As the showboat in the pair, and the one who didn’t make a move without referring to his personal bible, Sun Tzu’s Art of War—something that comes up repeatedly in the book—it hardly surprises that Balsillie owns some of the more colourful yarns in the book.
Consider: while at Toronto’s clubby Trinity College—he was a classmate there of Mr. Tipping Point, Malcolm Gladwell—he showed a unique talent when asked to help organize formal affairs by sneaking into funeral homes to find “free, slightly used flowers to decorate the college dorms,” thereby stretching the student budget.
Move to 2003, where that famous chutzpah was deployed for more writ large aims: in France for a conference with Europe’s biggest mobile carrier CEOs, during which Balsillie wasn’t making sufficient headway with the powers-that-be, he slipped into a ballroom before a big planned dinner.
“Monsieur, there’s supposed to be another setting here,” he told a waiter, pointing to a table, and channeling the authority of a conference organizer. The waiter returned minutes later with a chair, and setting, gingerly moving around things to accommodate.
Meanwhile, pulling out a business card from his pocket and folding it in two, Balsillie studied the calligraphy on the other cards, and concocted a passable forgery for his own.
Fast-forward to dinner, where ignorance proved ever blissful, and he nabbed the opportunity to pitch the honchos. Fast-forward a few months, when the plot proved to be even more than useful: with talks well underway with European’s biggest mobile players, Mr. Blackberry had finagled his entrée.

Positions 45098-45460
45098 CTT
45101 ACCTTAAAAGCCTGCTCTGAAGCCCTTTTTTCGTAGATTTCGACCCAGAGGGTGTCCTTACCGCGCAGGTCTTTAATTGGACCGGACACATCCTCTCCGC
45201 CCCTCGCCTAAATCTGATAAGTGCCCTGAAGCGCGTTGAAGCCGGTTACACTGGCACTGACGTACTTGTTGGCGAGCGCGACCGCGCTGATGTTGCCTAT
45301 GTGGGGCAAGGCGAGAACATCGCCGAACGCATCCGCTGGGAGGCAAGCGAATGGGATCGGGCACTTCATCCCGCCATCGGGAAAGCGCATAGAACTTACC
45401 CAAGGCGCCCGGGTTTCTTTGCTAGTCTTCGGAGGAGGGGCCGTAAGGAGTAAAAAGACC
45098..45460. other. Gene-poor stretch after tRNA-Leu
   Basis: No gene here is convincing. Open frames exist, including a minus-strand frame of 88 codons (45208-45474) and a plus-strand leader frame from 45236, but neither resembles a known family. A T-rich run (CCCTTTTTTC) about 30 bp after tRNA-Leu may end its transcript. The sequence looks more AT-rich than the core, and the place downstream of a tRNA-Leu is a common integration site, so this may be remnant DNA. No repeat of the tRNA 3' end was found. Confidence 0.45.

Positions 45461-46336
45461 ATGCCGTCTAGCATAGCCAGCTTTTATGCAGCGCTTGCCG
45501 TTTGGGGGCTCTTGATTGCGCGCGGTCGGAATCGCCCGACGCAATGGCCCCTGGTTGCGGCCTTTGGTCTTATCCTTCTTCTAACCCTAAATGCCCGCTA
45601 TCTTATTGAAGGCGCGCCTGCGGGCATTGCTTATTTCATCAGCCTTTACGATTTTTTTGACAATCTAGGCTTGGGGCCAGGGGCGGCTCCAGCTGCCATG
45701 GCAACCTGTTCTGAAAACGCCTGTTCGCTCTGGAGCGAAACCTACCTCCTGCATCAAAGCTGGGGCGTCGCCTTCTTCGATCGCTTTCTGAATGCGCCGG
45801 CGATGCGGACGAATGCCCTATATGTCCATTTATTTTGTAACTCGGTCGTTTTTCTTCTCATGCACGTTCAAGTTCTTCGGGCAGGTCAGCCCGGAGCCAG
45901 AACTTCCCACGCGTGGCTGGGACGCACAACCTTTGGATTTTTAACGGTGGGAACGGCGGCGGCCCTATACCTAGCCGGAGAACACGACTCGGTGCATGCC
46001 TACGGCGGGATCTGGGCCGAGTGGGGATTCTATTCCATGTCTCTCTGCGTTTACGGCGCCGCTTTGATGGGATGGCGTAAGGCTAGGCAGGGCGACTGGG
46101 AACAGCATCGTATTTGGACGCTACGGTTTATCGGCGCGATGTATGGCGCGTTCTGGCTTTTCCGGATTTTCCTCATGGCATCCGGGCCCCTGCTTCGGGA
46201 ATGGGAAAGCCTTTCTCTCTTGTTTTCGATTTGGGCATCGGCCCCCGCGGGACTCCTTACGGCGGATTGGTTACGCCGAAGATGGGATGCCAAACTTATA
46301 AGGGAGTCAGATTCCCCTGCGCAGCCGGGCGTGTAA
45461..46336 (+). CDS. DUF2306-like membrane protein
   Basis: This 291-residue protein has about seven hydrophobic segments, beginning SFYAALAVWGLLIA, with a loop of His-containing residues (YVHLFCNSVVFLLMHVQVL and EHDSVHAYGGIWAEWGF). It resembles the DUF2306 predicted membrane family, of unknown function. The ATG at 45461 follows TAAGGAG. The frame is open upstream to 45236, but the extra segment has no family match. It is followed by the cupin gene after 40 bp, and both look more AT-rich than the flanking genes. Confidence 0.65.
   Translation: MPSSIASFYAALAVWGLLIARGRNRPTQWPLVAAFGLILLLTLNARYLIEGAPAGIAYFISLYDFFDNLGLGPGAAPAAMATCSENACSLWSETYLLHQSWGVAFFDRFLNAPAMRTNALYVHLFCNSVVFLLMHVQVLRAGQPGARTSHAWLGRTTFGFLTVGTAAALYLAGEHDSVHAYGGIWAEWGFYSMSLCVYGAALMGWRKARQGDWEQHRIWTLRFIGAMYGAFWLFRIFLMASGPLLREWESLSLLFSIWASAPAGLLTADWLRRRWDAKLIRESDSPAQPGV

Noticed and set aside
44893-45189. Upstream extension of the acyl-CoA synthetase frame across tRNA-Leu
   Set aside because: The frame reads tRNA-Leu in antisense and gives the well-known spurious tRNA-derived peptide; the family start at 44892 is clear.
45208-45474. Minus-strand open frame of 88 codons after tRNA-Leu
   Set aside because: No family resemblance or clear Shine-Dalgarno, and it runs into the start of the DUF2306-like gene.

With great bravado can also come great doubt, as Balsillie exemplified,when a dark depression gripped him in the midst of a big patent sue against RIM—just one of many mounting problems—in 2005.
“You’re bawling your eyes out at night at hours. You can’t function,” he says. Retreating by himself to a hotel room, in Toronto, to reflect and deal with the crisis, he now admits, “I never thought of killing myself, but it didn’t seem like a bad idea.”
These days, the stakes ain’t what they used to be. Destined to “living separate lives”, so to speak, Balsille and Lazaridis did unite, at least between covers, having given hours of interviews (separately) to the authors of this new tell-all. How do they—both 54 now—spend their days, otherwise? Neither of them lack for money, that’s for sure.
Lazaridis, tapping into his inner “Trekkie,” has invested much of his personal fortune into a venture fund and two science institutes devoted to the untapped power of quantum physics. Presto: a new 285,0000-square foot building called the Mike and Ophelia Lazaridis Quantum-Nano Centre.
Named after himself and his wife, and housed in Waterloo, Ontario—the town that Blackberry turned into a tech hub—it brought out a host of A-geeks, including Stephen Hawking, to its opening.
Meanwhile, Balsillie’s interests are more polymorphous: he’s started a think tank of his own called the Institute for New Economic Thinking (co-founded with George Soros), tinkers with a novel he’s writing, and slithered into the limelight, briefly, last year, as one of the voyagers of a successful quest in the Arctic to locate one of the sunken ships lost during a doomed expedition by Sir John Franklin when travelling the Northwest Passage in the 1840s.
Pursuant to the dilettante playbook, the erstwhile Blackberry titan has also become something of an art collector. In addition to what’s said to be one of the world’s biggest portfolios of primitive masks—masks from the Pacific Islands, Africa, etc, made for history’s earliest warriors—he also purchased one of the original casts of Rodin’s ‘The Thinker’. The huge bronze structure sits in the middle of his garden. What foresight Rodin had: you could call the figure’s pose a ‘Blackberry prayer.’